The fourth and final exposure was for the background.  To allow for the space scene, rear projection was chosen.  A standard, 35mm slide of the scene was projected onto a rear projection screen.  This is a bit trickier, since the product, in this case the phone, must not be allowed to move at all.  The subject lighting must be off for this exposure to avoid any light from spilling onto the rear projection screen.  For the previous three exposures the screen was not in place.  The screen must be carefully put in place, as close as possible to the subject, to avoid any depth of field problems.  Neither a change of aperture or refocusing can be done since both will alter the size of the product in front of the screen.  The product is, what is called, self-masking.  With other words, it blocks out the areas of the background covered by the product.  It is also important to filter the projector lens.  Most projectors use a heat absorbing glass which is slightly green in color.  Without filtration, the rear projection image would have a green cast.  A gel filter of CC10M (10 Color Correction values of Magenta) in front of the projector lens assured the correct color balance.  Thus, the fourth exposure made the phone move through space.

Exposure readings were taken in the following manner:  For the exposure of the phone, the initial reading was an incident reading, facing toward the light source.  To make sure that the bright spot on the phone key pad would not be washed out, an additional spot reading of that area was taken to make sure that it was not over exposed by more than 2 ½ stops.  A three stop over exposure would have rendered the area white without detail.

Experience has shown that the motion streaks will show just fine with the same lighting and a slow tilting of the camera, lasting about two to three seconds.  This is really not that critical, since it doesn’t matter if the motion streaks are a bit lighter or darker, as long as they show up well.  Please note:  The exposure reading for the phone also determined the exposure settings for the motion streaks.  Moving the camera for the motion streaks was the first exposure.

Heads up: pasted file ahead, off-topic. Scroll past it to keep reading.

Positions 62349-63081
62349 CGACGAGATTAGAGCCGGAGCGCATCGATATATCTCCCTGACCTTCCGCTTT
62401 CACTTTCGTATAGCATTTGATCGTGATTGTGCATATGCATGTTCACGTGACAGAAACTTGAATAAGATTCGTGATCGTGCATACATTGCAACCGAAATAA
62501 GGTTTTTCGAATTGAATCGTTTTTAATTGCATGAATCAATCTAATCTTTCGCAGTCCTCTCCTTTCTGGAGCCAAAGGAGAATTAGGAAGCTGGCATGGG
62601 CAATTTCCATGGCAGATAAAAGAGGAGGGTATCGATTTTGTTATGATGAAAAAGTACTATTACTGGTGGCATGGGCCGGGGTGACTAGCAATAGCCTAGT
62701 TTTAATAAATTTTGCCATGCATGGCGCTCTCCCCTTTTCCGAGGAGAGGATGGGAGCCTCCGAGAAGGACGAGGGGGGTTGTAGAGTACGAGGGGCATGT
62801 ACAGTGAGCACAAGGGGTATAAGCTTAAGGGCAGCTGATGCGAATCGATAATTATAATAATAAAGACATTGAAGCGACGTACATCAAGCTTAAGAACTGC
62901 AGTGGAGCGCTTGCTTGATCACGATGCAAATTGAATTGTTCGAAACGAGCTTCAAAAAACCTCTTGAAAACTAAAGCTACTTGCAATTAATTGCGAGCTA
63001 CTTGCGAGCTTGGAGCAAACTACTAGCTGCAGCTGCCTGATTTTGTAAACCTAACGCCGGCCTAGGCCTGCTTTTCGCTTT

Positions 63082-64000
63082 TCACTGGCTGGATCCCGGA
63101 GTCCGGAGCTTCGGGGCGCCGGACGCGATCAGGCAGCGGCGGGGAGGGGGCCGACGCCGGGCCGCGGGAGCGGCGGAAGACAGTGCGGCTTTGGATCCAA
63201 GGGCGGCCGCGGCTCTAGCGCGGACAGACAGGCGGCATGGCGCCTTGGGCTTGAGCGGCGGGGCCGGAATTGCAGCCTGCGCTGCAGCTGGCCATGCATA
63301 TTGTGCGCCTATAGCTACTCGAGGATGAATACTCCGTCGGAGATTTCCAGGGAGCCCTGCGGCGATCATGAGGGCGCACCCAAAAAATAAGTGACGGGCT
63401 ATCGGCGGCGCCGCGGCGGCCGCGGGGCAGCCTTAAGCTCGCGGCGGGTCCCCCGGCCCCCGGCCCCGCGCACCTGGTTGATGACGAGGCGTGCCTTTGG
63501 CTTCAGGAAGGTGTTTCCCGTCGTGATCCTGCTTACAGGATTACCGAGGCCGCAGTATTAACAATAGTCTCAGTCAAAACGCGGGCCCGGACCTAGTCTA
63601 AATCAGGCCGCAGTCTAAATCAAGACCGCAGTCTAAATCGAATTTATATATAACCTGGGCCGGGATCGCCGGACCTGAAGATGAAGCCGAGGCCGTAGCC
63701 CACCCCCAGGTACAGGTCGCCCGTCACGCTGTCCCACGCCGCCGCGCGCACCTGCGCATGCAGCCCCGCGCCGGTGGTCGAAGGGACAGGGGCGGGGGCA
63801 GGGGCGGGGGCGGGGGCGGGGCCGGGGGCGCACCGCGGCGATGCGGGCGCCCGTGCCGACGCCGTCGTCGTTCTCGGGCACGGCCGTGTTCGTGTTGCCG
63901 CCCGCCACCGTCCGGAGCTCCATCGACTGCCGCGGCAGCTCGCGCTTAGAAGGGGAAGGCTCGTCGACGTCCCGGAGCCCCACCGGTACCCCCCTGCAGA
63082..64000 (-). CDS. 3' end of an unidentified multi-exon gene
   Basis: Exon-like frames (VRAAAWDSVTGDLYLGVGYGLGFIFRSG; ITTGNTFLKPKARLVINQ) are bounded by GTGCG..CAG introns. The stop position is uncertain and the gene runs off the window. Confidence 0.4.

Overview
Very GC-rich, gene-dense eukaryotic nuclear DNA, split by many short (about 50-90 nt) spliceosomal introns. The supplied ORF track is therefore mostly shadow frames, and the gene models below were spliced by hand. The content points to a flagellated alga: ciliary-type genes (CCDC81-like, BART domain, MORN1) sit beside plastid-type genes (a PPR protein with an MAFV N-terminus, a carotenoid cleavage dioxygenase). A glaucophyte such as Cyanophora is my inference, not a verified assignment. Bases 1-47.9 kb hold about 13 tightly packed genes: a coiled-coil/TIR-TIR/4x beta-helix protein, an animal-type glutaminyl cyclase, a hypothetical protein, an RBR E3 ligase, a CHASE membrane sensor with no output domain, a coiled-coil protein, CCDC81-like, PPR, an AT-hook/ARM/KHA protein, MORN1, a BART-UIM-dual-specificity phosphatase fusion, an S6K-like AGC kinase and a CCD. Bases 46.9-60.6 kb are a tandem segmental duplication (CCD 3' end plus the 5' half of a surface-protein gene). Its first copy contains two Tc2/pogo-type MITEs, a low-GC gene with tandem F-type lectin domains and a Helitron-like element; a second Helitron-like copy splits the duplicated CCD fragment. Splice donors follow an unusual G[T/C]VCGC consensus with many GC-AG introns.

For the flame, a spot reading of the flame, adjusted to a 1 stop over exposure assured that the reddish color of the flame would be maintained without being too dim.

The rear projection exposure was determined with a spot reading also.  Incident readings cannot be applied here at all.  Of the star field, an area with neutral brightness was chosen for the spot reading.  The resulting exposure time then rendered the correct exposure.

It is important to note, that for all four of the exposures the same aperture had to be used. As mentioned already, a change in aperture will slightly change the size of the subject on film.

Since all four exposures show the same subject, this must be avoided.  To select an aperture which gave enough depth of field to cover the subject and the rear projection image, the screen was put in place initially, but then was removed for the first three exposures.

I have found that many such photographs have more than just one solution.  I would be very much interested in hearing about some other ideas how this photograph could have been made.  Such a photograph is obviously beyond everyday shooting.  If anyone has any questions regarding how this was done or to clarify any of the techniques described, please let me know and I will gladly get back to you with an answer.

No comments:

Post a Comment